Following up and qualifying
This is where a well-integrated CRM system will help you shine; you can set reminders to connect or follow up with potential clients. This will also ensure that the contact you make is not too frequent, and that you are well-prepared for the conversation.
“You don’t want to become a professional stalker,” Schare said, adding that you should always keep your follow up communication short and to the point.
Ideally, on first contact, you will have determined what solutions they currently use. This will help you articulate how your company can add value, and if there is a sense of urgency to purchase or replace existing services.
Make sure they know exactly what it is you are selling, and clearly state the next steps to manage expectations (set a meeting time/date, sending a demo, or email).
Most importantly, be persistent
You’ll have to be persistent in your approach, and should be prepared to try to make contact at least six times in the first month (with about three-to-four days in between attempts). After that, give it a couple of weeks before pursuing the same person.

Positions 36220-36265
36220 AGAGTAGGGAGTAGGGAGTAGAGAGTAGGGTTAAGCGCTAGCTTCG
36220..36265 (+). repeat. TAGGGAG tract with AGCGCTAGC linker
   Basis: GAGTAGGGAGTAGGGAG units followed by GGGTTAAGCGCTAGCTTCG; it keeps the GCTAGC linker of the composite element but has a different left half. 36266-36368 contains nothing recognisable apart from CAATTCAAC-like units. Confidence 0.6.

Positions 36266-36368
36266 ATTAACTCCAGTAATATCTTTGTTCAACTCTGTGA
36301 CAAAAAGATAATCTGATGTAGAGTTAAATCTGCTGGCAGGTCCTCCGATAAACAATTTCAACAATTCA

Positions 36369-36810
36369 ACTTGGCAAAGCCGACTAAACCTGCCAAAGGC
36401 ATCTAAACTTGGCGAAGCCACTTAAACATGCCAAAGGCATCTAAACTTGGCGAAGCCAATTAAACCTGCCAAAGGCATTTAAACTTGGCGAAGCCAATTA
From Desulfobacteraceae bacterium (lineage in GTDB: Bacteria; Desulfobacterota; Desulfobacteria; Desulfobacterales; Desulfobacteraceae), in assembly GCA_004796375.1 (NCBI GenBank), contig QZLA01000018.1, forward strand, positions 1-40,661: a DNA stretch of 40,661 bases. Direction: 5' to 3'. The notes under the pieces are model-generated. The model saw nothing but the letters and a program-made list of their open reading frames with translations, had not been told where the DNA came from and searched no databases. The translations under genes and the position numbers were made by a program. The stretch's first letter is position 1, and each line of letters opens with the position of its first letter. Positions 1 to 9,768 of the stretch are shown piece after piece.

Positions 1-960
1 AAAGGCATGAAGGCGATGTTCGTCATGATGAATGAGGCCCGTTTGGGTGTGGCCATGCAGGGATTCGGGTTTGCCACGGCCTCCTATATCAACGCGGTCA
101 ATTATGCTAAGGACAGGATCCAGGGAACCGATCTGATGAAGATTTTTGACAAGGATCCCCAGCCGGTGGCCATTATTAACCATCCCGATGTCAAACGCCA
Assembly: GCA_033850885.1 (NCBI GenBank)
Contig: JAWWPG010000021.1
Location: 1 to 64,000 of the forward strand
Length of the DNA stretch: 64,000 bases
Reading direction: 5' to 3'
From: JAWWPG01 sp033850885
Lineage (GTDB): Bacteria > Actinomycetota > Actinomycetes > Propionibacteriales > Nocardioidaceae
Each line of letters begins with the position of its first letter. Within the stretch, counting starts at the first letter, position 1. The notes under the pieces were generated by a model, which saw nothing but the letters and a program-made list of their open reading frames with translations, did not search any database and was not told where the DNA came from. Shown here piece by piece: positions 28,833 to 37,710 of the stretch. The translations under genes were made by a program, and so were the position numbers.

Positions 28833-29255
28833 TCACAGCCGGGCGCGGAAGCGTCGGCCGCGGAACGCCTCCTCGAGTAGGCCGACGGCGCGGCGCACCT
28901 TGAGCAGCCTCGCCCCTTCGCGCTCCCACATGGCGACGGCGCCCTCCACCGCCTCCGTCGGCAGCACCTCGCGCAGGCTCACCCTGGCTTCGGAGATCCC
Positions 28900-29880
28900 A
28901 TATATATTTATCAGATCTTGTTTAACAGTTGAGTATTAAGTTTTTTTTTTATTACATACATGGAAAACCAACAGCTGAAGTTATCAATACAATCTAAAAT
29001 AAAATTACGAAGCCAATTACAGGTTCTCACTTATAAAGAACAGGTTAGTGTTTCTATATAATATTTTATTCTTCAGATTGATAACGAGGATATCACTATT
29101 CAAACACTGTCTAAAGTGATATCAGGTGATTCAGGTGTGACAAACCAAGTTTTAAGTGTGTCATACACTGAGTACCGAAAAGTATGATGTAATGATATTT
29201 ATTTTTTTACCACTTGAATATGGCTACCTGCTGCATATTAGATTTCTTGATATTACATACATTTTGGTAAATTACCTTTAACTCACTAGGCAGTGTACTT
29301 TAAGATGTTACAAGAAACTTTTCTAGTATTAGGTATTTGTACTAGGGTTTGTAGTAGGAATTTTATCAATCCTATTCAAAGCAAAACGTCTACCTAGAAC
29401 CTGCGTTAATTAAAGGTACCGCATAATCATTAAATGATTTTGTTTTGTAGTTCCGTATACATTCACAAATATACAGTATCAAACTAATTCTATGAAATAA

If you aren’t being well received, consider that you may have the wrong person, or you do and they are simply not interested (but could be struggling to say so).
It’s all about striking a balance between the quality and quantity of messaging. Once you find your groove and get the outbound lead generation plan in motion, you’ll know exactly what medium, messaging and frequency works for you.
“Work hard and it will pay off – trust the process,” Schnare said. “If you’re doing it properly, you are helping people, not bothering them.”
Lisa Schnare is an Outbound Lead Generation Expert with more than eight years experience in the field. She has built lead generation programs for several local startups, including Introhive and Affinio. She is currently the Director of Sales Development and the Head of Halifax Operations at Influitive.